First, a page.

there are moments and places more conducive to prayer, but
there is no reason that all religious manifestations be entirely
banned from the public square. These external manifestations of one´s
beliefs are impressive precisely because they are public. Just as
Christians once fell to their knees at the sound of
the Angelus bell to remember the Incarnation, or just as
the cab driver makes the point of getting out of
his car to bow down toward Mecca in prayer, I
see no reason why a professional football player cannot offer
a prayer of thanksgiving or point to heaven instead of
doing a lewd victory dance in the end zone.
Nonetheless, these external manifestations can
make some people feel uneasy and it is not certain
how long this will be "allowed" in the NFL. The
Danish Football Federation complained to FIFA for permitting members of
the Brazilian national to gather together in prayer after their
victory of the 2009 Confederations Cup. FIFA´s president responded by
warning that any religious manifestation would not be permitted in
the 2010 World Cup.
Along those lines, the Tebow "phenomenon" comes at a time
when the U.S. bishops are particularly concerned about religious freedom.
Is reaction to Tebow´s public expression of faith a sign
that their concern is warranted? Or misplaced? Or is religious
freedom on the playing field one thing, and in the
public square something else?
Lixey: Pope Benedict XVI is also particularly concerned about religious
freedom and touched upon this point Monday in his address
to members of the diplomatic corps, noting: "In many countries
Christians are deprived of fundamental rights and sidelined from public
life; in other countries they endure violent attacks against their
churches and their homes."
Obviously the Holy Father was not speaking about the FIFA
decision to sideline religion. But it does raise the question:
"What is the public square today?" Is it literally that
quaint square in front of a town hall somewhere in
New England, where perhaps it is no longer permissible to
display a Nativity scene? Or is it the Internet, a
person´s desk at work, or the professional football stadium?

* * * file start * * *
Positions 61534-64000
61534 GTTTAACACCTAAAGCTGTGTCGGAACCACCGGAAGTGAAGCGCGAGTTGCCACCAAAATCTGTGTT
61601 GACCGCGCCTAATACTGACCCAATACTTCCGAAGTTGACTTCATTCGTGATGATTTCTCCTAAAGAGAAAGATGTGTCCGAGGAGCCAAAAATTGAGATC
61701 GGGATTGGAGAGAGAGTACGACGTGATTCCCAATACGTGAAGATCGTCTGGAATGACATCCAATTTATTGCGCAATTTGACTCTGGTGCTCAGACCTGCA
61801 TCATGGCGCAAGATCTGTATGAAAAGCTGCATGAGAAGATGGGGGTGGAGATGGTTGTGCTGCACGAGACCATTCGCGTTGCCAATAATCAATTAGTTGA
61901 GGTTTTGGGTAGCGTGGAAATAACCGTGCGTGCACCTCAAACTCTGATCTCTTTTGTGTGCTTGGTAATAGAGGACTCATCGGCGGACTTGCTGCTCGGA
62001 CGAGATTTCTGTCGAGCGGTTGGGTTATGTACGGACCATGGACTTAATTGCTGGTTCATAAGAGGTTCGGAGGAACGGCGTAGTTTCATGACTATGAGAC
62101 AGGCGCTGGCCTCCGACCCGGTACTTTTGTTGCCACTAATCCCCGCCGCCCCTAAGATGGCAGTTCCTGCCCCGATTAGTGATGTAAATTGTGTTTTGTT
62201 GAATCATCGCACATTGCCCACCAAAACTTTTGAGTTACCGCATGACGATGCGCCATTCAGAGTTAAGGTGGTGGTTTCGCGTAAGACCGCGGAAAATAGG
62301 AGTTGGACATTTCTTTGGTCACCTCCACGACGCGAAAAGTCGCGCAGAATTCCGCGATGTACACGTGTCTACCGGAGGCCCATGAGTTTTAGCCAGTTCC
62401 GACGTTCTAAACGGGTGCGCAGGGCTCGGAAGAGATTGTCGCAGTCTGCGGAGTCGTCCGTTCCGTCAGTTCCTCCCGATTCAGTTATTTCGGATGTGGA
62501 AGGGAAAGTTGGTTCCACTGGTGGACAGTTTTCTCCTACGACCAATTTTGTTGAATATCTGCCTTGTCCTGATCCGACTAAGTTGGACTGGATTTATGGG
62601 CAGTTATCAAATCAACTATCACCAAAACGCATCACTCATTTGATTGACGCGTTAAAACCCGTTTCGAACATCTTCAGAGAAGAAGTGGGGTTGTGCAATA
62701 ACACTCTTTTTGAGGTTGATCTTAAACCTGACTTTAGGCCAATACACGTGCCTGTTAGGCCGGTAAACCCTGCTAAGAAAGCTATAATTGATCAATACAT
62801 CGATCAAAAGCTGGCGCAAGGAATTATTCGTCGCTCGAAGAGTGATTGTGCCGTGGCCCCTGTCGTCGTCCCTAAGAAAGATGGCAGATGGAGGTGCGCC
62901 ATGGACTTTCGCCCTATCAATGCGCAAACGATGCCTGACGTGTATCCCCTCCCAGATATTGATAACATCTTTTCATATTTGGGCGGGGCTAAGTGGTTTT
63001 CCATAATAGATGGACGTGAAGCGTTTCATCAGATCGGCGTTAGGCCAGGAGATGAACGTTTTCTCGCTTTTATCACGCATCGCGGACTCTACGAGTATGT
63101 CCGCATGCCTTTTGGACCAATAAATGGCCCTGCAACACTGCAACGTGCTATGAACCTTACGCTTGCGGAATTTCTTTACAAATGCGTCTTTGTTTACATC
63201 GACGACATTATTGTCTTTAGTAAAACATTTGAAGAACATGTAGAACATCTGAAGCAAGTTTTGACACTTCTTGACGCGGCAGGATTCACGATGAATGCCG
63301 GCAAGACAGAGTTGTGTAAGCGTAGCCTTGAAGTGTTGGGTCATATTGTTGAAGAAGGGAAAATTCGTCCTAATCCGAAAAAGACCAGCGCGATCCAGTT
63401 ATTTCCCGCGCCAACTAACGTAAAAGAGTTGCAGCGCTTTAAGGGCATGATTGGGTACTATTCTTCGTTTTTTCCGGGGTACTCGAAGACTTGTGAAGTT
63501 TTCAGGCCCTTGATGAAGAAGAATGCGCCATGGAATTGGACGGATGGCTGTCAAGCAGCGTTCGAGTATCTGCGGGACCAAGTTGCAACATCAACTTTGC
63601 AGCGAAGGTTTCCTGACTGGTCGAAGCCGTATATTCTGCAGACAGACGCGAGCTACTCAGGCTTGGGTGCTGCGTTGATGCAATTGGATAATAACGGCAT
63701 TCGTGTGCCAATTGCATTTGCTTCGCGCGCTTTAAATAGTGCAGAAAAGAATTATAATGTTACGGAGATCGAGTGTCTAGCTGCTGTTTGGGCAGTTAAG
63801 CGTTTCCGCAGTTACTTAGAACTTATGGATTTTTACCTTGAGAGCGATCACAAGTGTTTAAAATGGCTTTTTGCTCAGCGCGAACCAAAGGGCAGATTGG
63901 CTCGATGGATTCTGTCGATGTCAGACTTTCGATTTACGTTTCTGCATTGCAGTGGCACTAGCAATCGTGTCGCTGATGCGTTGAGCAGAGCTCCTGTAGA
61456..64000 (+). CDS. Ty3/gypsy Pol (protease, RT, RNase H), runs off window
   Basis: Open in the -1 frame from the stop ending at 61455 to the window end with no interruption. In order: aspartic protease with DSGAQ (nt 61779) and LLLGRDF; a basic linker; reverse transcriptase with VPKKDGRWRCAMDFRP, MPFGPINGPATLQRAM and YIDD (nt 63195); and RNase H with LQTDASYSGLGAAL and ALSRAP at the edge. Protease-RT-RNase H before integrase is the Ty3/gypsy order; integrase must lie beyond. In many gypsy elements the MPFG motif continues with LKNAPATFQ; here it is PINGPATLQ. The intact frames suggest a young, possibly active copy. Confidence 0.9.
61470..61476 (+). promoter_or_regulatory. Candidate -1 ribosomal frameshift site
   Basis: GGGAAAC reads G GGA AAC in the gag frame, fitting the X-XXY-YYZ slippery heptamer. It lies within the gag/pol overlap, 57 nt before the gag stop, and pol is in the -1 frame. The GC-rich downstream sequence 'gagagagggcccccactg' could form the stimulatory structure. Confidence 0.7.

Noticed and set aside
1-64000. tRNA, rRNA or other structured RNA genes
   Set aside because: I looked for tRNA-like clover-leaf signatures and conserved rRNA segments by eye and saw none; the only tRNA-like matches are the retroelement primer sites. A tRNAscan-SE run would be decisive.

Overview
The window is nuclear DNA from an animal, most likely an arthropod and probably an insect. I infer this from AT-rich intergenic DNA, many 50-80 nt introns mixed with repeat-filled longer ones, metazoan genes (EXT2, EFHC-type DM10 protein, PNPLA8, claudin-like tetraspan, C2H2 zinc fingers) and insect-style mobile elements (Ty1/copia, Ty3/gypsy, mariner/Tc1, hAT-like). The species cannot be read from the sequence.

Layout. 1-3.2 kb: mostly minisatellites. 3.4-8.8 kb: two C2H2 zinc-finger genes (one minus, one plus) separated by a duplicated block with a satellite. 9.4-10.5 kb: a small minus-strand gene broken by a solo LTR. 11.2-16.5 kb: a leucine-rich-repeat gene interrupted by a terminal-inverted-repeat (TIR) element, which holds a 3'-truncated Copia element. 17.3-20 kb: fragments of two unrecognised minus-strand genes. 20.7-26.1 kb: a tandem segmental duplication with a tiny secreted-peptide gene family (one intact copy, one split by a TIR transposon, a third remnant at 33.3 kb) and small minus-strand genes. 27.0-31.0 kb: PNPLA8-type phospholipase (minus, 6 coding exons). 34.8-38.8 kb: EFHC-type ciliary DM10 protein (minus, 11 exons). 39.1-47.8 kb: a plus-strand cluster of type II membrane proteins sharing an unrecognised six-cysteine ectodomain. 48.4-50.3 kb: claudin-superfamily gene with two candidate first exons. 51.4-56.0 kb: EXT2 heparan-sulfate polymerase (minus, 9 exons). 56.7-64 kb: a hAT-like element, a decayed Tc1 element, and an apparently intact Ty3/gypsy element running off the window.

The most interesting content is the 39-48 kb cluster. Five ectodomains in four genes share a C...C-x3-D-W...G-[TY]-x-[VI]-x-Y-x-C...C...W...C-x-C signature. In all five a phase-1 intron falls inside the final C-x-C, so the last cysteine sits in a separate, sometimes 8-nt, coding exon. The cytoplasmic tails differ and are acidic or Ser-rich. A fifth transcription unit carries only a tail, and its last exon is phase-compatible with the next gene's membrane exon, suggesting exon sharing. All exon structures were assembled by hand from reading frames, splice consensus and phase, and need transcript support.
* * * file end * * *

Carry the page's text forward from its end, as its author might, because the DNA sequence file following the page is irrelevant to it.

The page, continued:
I think many are impressed
with Tim Tebow´s courage in professing his faith for he
certainly is mocked for it. When he received flack for
doing a pro-life ad with "Focus on the Family" that
ran during the 2010 Superbowl, he said: "I know some
people won´t agree with it, but I think they can
at least respect that I stand up for what I
believe in." This is all Tim is asking. Whether it
is standing up, or taking a knee, for what he
believes in, many people do respect this, that he stands
up for what he believes. Yet, others become infuriated as
they consider Tebow guilty of breaching the line that all
are supposed to respect, namely, that which separates the secular
from the religious, the holy from the profane, the sacred
from the everyday.
Catholics, what can we learn from this situation -- from
Tebow himself, perhaps, and from the reactions he´s causing?
Father Lixey: Blessed John Paul II
once reminded a group of top professional soccer players: "The
eyes of sports fans throughout the world are fixed on
you. Be conscious of your responsibility! It is not only
the champion in the stadium but also the whole person
who should become a model for millions of young people,
who need ´leaders,´ not ´idols.´ They need men who can
convey to them the zest for challenge, a sense of
discipline, the courage to be honest and the joy of
I believe Tim Tebow
is trying to live up to these words of John
Paul II and his example can prompt other athletes to
be "leaders" and not idols, being a model on and
off the field, especially of the corporal works of mercy.
As Tim shares in his own words: "When I was
a student at the University of Florida, I found great
joy in taking time to encourage children suffering from cancer
in hospitals or visiting a prison or juvenile detention center,
or doing mission work with my family at Uncle Dick´s
Orphanage in the Philippines. … Football is so popular (that)
it enables an athlete like me to establish a platform
for doing good deeds … to take this experience to
an even greater level of outreach and influence. … After
my professional career, I plan on giving my life full
time to this outreach."
not a bad role model for the youth. … It´s
not a bad example for us to follow either.